Lights. Camera. Conversation.
With a blend of friendliness and pedagogy, Robert R. and Zohara M. Hieronimus are bringing their futuristic news style to Carroll Community Television starting Tuesday.
"Welcome to the '21st Century News,' where knowledge comes first," said Mrs. Hieronimus as she introduced the first 30-minute program, which will air three times each week on Channel 19.
This 21st century news is not the stuff of science fiction. Rather, it is an attempt "to bring people together to see likenesses instead of emphasizing differences," said Mr. Hieronimus. "We really try to put a different slant on old subjects in a way that builds bridges between all peoples."
Although most of their media exposure has been in radio, "Dr. Bob and Zoh" were far from camera-shy as they taped their first program at the Westminster station two weeks ago.
"We just put them in front of the camera and they talk," said producer Tom Forsythe.
Scholarship also figures in the format, said Mr. Hieronimus. The hosts assign themselves volumes of "required reading" before doing any on-the-air interview.
"Air time is sacred," he said. "We do all the research and script every show, so we don't waste time."
The husband and wife team discusses a wide range of subjects with such ease that viewers won't realize the hours of research that precede each program.
Their Owings Mills home contains a 20,000-volume library, with books filling spaces in nearly every room. Both are voracious readers who constantly research several subjects simultaneously. A "chaotic order" emerges in their basement office, which is teeming with computers, books, newspapers, recordings, faxes, tapes and videos.
"It's our factory, where we are buried with our books," Mr. Hieronimus laughed.
The relaxed atmosphere on the television show comes from years of experience in the public eye and ear.
"Basically, we are bringing our radio show to TV," said Mrs. Hieronimus.
"After more than five years in national and local radio, we could get in front of the camera for months without running out of material," her husband said.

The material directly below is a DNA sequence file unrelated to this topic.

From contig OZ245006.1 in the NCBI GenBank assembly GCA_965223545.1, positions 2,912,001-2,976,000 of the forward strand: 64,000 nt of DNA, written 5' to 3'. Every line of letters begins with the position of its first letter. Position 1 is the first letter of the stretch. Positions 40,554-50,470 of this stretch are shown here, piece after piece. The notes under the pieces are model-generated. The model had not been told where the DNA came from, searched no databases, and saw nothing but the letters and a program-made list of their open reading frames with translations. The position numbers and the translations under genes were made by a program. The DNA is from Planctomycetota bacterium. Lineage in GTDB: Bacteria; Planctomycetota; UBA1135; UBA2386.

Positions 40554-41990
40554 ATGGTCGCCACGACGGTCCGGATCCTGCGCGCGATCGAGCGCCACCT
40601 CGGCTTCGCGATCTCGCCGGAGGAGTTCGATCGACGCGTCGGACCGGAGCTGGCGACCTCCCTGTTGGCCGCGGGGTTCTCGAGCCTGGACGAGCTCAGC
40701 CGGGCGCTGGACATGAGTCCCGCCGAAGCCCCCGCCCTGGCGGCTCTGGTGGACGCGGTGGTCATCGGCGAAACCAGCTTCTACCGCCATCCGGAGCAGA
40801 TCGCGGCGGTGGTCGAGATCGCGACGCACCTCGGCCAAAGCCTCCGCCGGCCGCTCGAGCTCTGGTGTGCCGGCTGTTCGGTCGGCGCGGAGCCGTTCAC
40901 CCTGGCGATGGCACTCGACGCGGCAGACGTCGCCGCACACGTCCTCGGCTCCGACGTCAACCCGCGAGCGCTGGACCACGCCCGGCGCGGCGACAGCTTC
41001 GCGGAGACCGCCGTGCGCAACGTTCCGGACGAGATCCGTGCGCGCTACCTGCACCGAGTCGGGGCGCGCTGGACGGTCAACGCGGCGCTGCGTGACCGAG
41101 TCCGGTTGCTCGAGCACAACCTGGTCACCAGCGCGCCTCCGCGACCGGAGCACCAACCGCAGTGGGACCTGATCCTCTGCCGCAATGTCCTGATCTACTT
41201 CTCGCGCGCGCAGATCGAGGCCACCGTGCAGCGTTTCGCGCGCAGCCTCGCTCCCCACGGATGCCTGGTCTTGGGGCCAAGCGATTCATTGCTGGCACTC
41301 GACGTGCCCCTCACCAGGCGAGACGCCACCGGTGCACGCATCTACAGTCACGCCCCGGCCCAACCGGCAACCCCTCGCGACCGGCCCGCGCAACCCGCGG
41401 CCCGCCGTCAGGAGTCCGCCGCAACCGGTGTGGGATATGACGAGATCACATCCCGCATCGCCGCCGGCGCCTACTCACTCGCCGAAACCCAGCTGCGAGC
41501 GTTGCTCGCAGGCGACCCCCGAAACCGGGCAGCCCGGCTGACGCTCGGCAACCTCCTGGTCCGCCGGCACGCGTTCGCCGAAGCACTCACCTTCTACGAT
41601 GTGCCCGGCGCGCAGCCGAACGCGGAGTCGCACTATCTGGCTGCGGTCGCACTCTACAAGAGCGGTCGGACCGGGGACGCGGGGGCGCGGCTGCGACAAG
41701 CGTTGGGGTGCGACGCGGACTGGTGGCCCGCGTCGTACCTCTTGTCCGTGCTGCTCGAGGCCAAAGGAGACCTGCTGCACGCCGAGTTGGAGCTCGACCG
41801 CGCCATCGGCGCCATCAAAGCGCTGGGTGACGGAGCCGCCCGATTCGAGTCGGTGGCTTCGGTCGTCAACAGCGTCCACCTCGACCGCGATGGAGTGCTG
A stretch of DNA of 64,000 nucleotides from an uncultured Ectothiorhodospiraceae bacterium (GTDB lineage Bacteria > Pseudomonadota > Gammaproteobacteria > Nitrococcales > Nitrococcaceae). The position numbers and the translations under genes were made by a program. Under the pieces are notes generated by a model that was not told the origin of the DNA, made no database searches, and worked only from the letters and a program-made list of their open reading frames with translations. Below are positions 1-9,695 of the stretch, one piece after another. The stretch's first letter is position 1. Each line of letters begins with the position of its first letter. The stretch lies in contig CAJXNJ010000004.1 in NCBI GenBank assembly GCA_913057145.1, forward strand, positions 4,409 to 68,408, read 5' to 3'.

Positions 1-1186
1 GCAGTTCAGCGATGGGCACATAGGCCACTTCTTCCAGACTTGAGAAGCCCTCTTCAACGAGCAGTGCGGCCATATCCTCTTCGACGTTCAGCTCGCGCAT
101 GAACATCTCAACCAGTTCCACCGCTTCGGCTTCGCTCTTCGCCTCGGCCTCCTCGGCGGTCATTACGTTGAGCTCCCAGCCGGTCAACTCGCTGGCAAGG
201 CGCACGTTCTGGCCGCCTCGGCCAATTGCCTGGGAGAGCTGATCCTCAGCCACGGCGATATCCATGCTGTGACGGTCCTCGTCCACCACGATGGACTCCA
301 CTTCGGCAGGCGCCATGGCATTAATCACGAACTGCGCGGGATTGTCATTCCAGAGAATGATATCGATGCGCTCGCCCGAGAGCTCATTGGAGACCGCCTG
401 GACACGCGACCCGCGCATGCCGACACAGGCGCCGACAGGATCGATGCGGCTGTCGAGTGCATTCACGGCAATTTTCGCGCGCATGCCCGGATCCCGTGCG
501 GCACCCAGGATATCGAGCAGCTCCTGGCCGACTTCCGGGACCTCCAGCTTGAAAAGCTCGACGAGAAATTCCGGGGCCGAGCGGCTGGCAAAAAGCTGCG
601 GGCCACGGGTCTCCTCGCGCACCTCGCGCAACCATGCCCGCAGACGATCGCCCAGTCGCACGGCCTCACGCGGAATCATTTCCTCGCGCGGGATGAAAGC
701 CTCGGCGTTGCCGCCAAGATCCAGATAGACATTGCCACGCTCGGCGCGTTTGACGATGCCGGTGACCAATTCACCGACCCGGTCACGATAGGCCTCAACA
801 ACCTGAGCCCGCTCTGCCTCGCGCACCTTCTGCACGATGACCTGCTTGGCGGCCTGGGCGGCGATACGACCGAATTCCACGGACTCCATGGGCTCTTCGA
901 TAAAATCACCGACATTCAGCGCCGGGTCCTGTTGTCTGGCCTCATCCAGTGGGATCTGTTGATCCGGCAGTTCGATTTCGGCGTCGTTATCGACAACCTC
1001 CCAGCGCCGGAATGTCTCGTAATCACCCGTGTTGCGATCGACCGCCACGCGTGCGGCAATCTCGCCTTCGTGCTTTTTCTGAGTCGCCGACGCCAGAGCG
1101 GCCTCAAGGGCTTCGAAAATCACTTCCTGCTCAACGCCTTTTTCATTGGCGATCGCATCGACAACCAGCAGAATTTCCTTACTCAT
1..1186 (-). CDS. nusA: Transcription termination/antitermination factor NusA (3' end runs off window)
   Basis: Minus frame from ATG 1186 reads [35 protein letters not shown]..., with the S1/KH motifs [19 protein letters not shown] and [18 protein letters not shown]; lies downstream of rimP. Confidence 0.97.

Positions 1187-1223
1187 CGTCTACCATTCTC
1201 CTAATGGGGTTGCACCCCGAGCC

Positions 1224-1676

Initial shows in the Carroll series will deal with alternative health care, the old Negro baseball leagues and UFO reports -- featuring a Westminster woman's account of a sighting.
"They are professionals who both know their subjects well," said Mr. Forsythe of the Hieronimuses. "They are out in front of everybody on whatever they discuss."
Mr. Hieronimus said the two won't shy away from controversy. Any topic will be fair game.
"We work on ideas which haven't been in the mainstream," he said. "This is landmark stuff."
For the first weeks, they are soloing on their show. Eventually, the couple will share the cameras with guests, but "only those who are tops in their fields," he said. "Whenever we do a show, we make sure it's lined up well and we can get all our questions in."
Mr. Hieronimus said he is disappointed in many of today's most popular TV talk shows.
"The hosts read one or two sources and base their knowledge on a slanted point of view," he said. "Then they ask questions for about six minutes, fitting their subjects in between commercials."
Absent a photographic memory, he said, scholars must rely on reading material.
"How do you remember?" he said. "You read and read. By the time you are finished, the information is ingrained. Then, you can speak with confidence."
During the program, "Bob and Zoh," as they prefer to be called, will share their sources with viewers.
"The saddest part of our work is when we can't convince others to research projects that interest them," he said.
And this news show offers enticements.
Mr. Hieronimus ends a program on the old Negro baseball leagues with: "The first 10 people who send us a large self-addressed stamped envelope will receive . . ."